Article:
Some residents in Ningxia, in China’s west, said they woke up in the middle of the night feeling as though they couldn’t breathe. One commenter on Weibo joked that they felt like they needed to learn how to ride a camel.


Sandstorms are relatively common at this time of year, and usually attributed to winds blowing across the Gobi desert, but long-term residents said they had not seen one of this severity in years.


Large-scale deforestation is also considered a factor in the spring dust storms, and China has been trying to reforest and restore the ecology of the region in order to limit how much sand is blown into the capital.

Beijing has planted a “great green wall” of trees to trap incoming dust, and tried to create air corridors that channel the wind and allow sand and other pollutants to pass through more quickly.


Beijing and surrounding regions have been suffering from high levels of pollution in recent weeks, with the city shrouded in smog during the national session of parliament which began earlier this month.

Tangshan, China’s top steelmaking city and a major source of pollution in Beijing and Hebei, said on Saturday it would punish local enterprises for failing to carry out emergency anti-smog measures.

« Last Edit: March 15, 2021, 08:10:54 PM by be cause »
2007 + 5 = 2012 + 4 = 2016 + 3 = 2019 + 2 = 2021 + 1 =  ' if only we could have seen it coming ' ...

sidd

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Re: Places becoming less livable
« Reply #1212 on: March 17, 2021, 02:08:58 AM »
Racial inequalities to climate impacts: Redfin on flood risk and redlining

"parts of the U.S. that were designated undesirable for mortgage lending under the racist 1930s-era practice known as redlining"

"This disproportionately impacts people of color, who are more likely to live in formerly redlined areas than in formerly greenlined areas. "

"the Fair Housing Act of 1968 outlawed discimination in the housing market"

"governments have focused flood-protection funds on areas with higher property values"

https://www.redfin.com/news/redlining-flood-risk/

sidd


vox_mundi

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Re: Places becoming less livable
« Reply #1213 on: March 20, 2021, 02:11:01 AM »
'You Can't Escape the Smell': Mouse Plague Grows to Biblical Proportions Across Eastern Australia
https://www.theguardian.com/australia-news/2021/mar/19/you-cant-escape-the-smell-mouse-plague-grows-to-biblical-proportions-across-eastern-australia

Drought, fire, the Covid-19 pestilence and an all-consuming plague of mice. Rural New South Wales has faced just about every biblical challenge nature has to offer in the last few years, but now it is praying for another – an almighty flood to drown the mice in their burrows and cleanse the blighted land of the rodents. Or some very heavy rain, at least.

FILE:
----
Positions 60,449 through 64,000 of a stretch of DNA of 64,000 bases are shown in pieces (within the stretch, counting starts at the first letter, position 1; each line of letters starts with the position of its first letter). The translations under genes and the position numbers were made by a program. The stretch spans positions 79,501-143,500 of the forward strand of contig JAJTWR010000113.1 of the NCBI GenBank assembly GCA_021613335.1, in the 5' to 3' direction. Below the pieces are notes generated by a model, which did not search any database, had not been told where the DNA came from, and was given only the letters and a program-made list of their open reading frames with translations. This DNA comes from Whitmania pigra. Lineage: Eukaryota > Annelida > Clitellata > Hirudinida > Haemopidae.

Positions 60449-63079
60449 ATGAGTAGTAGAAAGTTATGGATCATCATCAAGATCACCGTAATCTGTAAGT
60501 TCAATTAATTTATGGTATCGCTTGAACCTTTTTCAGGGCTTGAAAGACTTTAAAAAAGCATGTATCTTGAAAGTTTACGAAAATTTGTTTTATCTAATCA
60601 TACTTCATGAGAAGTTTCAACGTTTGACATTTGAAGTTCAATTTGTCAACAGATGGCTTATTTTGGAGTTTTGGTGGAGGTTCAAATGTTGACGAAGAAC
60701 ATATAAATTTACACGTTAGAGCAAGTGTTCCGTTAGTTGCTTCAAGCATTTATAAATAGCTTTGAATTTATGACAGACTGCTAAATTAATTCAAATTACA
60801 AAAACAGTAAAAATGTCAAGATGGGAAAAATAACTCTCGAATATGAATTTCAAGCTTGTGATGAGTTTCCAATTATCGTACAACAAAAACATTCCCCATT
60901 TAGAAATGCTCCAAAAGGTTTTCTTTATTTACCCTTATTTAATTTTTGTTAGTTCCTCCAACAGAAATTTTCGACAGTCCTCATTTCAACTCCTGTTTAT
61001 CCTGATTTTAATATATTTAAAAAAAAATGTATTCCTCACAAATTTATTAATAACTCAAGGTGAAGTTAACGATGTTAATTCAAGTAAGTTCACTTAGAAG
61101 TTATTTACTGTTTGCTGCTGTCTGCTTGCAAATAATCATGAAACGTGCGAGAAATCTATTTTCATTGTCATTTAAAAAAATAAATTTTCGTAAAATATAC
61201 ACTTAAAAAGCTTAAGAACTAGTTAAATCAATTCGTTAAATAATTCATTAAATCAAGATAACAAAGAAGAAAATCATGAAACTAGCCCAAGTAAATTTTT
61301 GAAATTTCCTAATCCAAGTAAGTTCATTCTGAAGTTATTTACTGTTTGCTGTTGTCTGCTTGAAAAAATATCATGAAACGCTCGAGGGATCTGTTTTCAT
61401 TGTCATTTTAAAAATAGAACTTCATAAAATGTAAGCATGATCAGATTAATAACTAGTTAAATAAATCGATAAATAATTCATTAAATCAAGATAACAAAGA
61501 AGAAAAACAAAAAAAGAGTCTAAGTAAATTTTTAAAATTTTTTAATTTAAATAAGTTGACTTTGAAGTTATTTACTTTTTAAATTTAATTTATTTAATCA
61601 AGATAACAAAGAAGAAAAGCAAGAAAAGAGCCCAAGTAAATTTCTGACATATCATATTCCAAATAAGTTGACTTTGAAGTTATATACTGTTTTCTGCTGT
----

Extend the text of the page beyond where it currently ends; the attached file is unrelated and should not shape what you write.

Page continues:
It seems everyone in the rural towns of north-west NSW and southern Queensland has their own mouse war story. In posts online, they detail waking up to mouse droppings on their pillows or watching the ground move at night as hundreds of thousands of rodents flee from torchlight beams.

... In Gulargambone, north of Dubbo, Naav Singh arrives five hours early for work at the 5Star supermarket to clean up after the uninvited vermin visitors.

“We don’t want to go inside in the morning sometimes. It stinks, they will die and it’s impossible to find all the bodies … Some nights we are catching over 400 or 500,” he says.

Before opening, Singh must empty the store’s 17 traps, sweep up the droppings and throw out any products the mice have attacked.

... After years of drought, rural NSW and parts of Queensland enjoyed a bumper crop due to the recent wet season. But this influx of new produce and grains has led to an explosion in the mouse population. Locals say they started noticing the swarms up north in October and the wave of rodents has been spreading south ever since, growing to biblical proportions.

... Locals are hopeful that heavy rains in the region this week, and more storms forecast in the coming days, will bring the months of infestation to an end.
“There are three classes of people: those who see. Those who see when they are shown. Those who do not see.” ― Leonardo da Vinci

Insensible before the wave so soon released by callous fate. Affected most, they understand the least, and understanding, when it comes, invariably arrives too late

sidd

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Re: Places becoming less livable